Governance, quality assurance and accreditation


1. Governance

The NHS Population Screening Explained sets out the general principles of screening.

The UK National Selection Committee (United Kingdom NSC) makes recommendations on the filtering policy.

The NHS England and Improvement (NHSEI) is responsible for the commissioning and operational implementation of national screening programs. The Office for Health Promotion (OHP), part of the Ministry of Health and Social Affairs (DHSC), supports the development of a screening policy based on United Kingdom NSC recommendations.

Commissioners and providers should refer to Sickle Cell Disease and Thalassemia (TBS) specification of the screening pathway requirements which provides an overview of the TBS screening by describing what needs to happen at each step.

2. Accreditation

Laboratories offering screening, including those performing DNA and / or PND confirmations for NHS sickle cell anemia and thalassemia (TBS) The screening program should:

The UK Accreditation Service (UKAS) reviews ISO 15189: 2012 and filtering requirements on behalf of the Filtering Quality Assurance Service (SQAS) and the NHS TBS Screening program.

3. Take a step back with particular reference to HbA2

A retrospective is a review of control records to identify those injured or at risk of harm as a result of a control security incident or serious incident. Retrospective analyzes or case reviews may also be done as part of fact finding to establish whether there has been a tracing incident. Backtracking can lead to a patient notification or reminder exercise.

If your external quality control shows HbA2 is not consensual, so a retrospection exercise should be considered. HbA2 values ​​below consensus are of particular concern because in this situation, thal thalassemia carriers may have been omitted.

The following steps are a guide to performing a retrospection exercise. Although not mathematically exact, the given calculation is suitable for this purpose. It should be noted that each situation is unique and you may wish to seek advice from your external quality control provider and the national NHS. TBS Screening program.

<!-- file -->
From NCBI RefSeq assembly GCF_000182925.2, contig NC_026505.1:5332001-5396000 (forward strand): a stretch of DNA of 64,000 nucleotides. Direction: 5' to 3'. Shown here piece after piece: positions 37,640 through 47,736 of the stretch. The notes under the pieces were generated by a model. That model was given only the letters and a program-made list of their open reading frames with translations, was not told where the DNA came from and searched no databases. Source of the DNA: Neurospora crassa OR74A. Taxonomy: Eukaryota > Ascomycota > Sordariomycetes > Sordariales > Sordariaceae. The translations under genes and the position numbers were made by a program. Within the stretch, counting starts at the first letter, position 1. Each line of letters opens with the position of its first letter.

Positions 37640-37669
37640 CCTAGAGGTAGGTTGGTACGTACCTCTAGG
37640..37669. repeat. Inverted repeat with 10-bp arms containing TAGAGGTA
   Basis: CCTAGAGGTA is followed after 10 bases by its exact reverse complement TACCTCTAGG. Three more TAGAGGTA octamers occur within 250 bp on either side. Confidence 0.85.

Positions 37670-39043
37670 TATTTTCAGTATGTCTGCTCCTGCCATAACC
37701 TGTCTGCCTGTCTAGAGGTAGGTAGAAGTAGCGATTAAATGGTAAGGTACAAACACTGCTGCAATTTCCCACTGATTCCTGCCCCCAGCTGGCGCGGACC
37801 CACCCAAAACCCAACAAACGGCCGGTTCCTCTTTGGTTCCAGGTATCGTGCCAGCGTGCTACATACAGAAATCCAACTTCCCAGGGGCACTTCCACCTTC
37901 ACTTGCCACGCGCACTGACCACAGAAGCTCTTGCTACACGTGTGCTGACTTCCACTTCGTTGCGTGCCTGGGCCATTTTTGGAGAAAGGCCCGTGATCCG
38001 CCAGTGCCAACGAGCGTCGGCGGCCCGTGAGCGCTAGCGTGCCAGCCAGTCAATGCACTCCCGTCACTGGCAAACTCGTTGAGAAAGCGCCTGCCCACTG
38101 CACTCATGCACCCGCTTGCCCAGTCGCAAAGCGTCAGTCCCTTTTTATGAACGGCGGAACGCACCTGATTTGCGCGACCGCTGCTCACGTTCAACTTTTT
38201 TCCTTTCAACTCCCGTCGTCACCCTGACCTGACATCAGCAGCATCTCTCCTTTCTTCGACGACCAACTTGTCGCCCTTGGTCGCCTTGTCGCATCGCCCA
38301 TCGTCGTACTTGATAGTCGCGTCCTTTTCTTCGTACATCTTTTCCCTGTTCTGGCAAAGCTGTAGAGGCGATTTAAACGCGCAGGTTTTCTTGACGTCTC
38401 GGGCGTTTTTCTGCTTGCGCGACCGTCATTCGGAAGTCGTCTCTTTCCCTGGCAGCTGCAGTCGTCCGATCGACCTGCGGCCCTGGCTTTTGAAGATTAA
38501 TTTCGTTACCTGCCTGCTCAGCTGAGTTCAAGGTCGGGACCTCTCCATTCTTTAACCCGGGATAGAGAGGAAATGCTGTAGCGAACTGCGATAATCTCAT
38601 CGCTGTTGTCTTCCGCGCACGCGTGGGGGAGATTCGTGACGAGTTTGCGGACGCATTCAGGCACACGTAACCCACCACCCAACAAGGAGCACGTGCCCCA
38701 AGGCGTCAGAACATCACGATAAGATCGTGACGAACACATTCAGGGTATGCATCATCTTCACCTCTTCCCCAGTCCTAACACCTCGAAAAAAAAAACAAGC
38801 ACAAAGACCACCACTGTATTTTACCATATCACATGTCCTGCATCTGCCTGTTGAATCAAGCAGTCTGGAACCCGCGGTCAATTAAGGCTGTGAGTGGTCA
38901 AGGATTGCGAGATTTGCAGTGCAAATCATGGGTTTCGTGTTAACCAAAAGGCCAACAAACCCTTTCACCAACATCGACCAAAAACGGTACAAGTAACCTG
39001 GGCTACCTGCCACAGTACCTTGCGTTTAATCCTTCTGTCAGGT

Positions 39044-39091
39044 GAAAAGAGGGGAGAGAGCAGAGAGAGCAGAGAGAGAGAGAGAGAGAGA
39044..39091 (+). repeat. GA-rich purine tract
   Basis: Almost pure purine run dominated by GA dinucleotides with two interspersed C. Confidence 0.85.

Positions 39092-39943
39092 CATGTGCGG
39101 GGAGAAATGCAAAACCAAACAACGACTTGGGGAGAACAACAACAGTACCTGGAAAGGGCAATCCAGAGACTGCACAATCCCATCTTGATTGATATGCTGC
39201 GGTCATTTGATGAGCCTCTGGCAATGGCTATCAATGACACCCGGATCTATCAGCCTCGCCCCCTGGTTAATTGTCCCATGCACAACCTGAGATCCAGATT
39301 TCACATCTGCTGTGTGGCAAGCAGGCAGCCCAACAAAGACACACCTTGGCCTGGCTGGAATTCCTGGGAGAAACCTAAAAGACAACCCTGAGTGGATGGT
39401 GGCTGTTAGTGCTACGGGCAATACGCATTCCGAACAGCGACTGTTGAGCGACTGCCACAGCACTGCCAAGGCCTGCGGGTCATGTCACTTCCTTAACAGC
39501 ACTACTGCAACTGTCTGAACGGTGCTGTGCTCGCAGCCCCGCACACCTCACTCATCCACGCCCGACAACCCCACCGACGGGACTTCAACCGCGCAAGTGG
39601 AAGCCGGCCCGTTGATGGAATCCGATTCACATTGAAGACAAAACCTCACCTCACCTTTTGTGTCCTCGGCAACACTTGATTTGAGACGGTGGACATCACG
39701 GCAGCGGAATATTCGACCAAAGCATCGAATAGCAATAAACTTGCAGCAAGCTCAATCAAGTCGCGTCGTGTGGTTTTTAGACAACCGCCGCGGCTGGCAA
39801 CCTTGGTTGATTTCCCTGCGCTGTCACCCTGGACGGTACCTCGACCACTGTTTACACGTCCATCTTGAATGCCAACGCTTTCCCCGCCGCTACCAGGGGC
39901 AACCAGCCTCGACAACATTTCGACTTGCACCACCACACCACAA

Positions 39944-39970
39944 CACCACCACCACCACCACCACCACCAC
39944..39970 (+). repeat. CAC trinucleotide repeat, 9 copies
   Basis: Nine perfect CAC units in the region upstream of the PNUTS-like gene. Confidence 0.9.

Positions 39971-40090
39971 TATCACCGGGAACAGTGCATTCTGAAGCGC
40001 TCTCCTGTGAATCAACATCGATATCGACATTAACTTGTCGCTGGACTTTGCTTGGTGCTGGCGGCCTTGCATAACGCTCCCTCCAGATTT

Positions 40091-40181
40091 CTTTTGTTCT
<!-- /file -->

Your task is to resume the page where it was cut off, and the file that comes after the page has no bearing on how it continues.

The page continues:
If a hindsight exercise is required, report it as a suspected security incident in accordance with Security Incident Management in NHS Screening Programs.

This is to inform regional authorities SQAS and the host organization responsible for the laboratory, in addition to the clinical teams concerned (including midwives).

The responsible organization will have to decide whether the duty of franchise applies.

3.1 Method

  1. Identify when the latest results were consistent with consensus.

  2. Going back should look at patient results from that point on until the results are consensus again. If it is not yet proven that there is consensus on the results, the actions described should continue prospectively.

  3. All patient results should be reviewed. However, the following formula will help identify patients requiring a more rigorous examination and possible recall:

Discrepancy value = HbA consensus2 less HbA2 obtained by your laboratory

Patients requiring careful examination = HbA2 share value (3.5%) minus your calculated deviation value

For example, if consensus = 3.6% and obtained = 3.2%, then the value of the deviation would be 3.6 minus 3.2 = 0.4%. In this scenario, all patients with HbA2 greater than or equal to 3.1% from when the last results were in the consensus should be carefully considered.

  1. Patients with HbA2 greater than the value identified using the above formula and with an MCH less than 27 pg not already identified as a carrier of thalassemia, must be recalled and retested.

  2. Patients with MCH greater than 27 pg and with HbA2 which would have been greater than 4.0% when the discrepancy value identified using the above formula is added to the initial result obtained must be recalled and retested.

  3. All other patients do not need to be recalled or retested.